I actually write on both. I have journals all over the house, in my car, in my purse to store thoughts before I lose them. I tweak most of my work on the computer. One reason is if I get stuck in the creative process I can search the web for quotes, photos, music, etc. to break down the wall of writer’s block. I literally have the world at my fingertips.
If you could write a poem anywhere, where would it be?
It would be where I do most of my writing, my library. I am surrounded by my photography, a messy desk and books. It is a little piece of the world that is totally me.
What do you enjoy most about writing poetry?
It is the freedom to say whatever I want without censor. It doesn’t mean I share all of it with the world. Writing poetry is therapeutic for me. I can “write out” whatever is troubling me. It is the joy of participating in art. I can paint with words what I lack in talent to paint with a brush. If you could hang out with any poet, who would it be?
I don’t know. I really haven’t even thought about it, perhaps Emily Dickinson. I am a fan of her work and love her punctuation style. I find myself at times following a similar style. It gives a feeling of blank space that teases or encourages the reader to fill in the lines.
If you could physically fight a fellow poet, from any point in time, who would they be?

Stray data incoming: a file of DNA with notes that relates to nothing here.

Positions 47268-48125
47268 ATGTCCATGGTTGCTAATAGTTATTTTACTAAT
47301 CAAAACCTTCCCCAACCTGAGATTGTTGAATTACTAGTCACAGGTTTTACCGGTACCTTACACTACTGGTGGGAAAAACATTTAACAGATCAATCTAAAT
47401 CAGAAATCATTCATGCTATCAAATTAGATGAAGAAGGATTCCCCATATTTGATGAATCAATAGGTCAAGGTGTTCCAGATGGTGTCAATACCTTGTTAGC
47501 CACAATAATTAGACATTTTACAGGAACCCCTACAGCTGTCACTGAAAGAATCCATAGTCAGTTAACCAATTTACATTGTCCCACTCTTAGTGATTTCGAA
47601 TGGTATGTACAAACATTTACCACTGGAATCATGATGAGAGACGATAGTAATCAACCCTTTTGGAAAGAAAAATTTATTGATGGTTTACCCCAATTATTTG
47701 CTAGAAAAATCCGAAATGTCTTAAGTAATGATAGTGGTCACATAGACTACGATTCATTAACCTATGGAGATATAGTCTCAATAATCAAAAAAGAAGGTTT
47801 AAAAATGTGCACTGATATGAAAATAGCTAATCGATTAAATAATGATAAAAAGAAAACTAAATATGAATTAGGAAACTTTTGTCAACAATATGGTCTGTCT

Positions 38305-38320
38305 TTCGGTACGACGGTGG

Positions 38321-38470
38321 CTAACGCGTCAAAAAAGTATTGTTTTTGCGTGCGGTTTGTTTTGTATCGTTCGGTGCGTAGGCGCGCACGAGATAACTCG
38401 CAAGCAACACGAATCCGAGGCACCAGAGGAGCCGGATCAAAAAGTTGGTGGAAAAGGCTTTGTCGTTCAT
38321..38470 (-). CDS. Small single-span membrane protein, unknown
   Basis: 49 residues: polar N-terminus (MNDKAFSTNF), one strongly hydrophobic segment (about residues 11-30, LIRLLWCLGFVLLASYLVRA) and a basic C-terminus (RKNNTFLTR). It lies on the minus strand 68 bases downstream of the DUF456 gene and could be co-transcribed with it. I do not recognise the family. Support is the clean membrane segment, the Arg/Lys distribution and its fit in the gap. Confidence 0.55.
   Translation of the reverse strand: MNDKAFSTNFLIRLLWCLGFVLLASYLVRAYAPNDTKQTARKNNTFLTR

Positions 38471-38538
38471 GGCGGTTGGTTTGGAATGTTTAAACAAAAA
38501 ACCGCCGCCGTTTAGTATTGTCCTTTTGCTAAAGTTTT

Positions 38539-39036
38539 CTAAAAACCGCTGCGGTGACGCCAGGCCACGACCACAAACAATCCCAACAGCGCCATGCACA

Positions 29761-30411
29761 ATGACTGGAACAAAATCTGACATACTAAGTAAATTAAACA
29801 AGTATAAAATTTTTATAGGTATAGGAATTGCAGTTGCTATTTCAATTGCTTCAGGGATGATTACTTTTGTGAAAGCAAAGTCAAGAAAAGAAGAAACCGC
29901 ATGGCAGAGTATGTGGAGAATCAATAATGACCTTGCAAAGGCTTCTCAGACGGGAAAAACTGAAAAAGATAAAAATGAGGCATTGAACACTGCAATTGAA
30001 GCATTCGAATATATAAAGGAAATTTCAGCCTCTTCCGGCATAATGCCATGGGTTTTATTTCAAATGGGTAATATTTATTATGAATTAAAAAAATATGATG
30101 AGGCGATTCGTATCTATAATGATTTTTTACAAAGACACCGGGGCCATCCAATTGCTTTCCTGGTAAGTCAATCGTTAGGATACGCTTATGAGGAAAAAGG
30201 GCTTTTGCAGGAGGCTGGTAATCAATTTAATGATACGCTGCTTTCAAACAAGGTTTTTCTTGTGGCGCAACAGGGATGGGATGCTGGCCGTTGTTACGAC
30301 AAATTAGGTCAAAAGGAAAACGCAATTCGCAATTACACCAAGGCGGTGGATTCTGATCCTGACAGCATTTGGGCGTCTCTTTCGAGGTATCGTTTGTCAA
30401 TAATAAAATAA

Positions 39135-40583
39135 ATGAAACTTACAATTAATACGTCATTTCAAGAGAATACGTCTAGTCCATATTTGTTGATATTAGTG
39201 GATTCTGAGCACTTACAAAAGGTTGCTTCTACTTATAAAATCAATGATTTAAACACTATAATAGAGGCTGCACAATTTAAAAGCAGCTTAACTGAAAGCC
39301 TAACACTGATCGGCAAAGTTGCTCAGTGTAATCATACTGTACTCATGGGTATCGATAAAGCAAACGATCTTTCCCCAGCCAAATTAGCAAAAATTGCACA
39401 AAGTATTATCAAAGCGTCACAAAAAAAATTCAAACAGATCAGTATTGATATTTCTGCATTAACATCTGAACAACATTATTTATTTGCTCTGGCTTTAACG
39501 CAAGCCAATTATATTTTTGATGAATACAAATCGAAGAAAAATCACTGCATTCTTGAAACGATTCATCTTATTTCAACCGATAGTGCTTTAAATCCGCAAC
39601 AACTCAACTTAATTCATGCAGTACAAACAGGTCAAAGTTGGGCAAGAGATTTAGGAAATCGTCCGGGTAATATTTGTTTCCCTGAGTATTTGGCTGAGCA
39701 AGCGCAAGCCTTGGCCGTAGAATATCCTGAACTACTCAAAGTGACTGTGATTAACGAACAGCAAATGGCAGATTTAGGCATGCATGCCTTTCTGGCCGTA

I don’t want a physical fight unless it is a pillow fight. Charles Bukowski would be interesting
to pillow spar with. I imagine he would carry quite a wallop though.
Have you read or performed poetry live at slams or open mic?
I haven’t really done either of those. My public poetry readings have been in a poetry group and sadly at the funerals of my parents and in-laws. Maybe I should try a slam or open mic.
Why does nothing rhyme with orange?
It is a bright colored loner. I suppose it has dared the world to find a rhyming word, but the English language hasn’t taken the bait to spin a new word into its vocabulary
Do you post your poetry online?
Yes I do. Why not? The internet is google exploration. My poetry may be the very words
someone needs. At least that is my hope.
Do you put your writing into pictures to share on Pinterest, Twitter, Instagram or Facebook?
Yes. I often search images for inspiration. I am not very talented in Photoshop, but I like trying
my hand at creating an image to fit my words.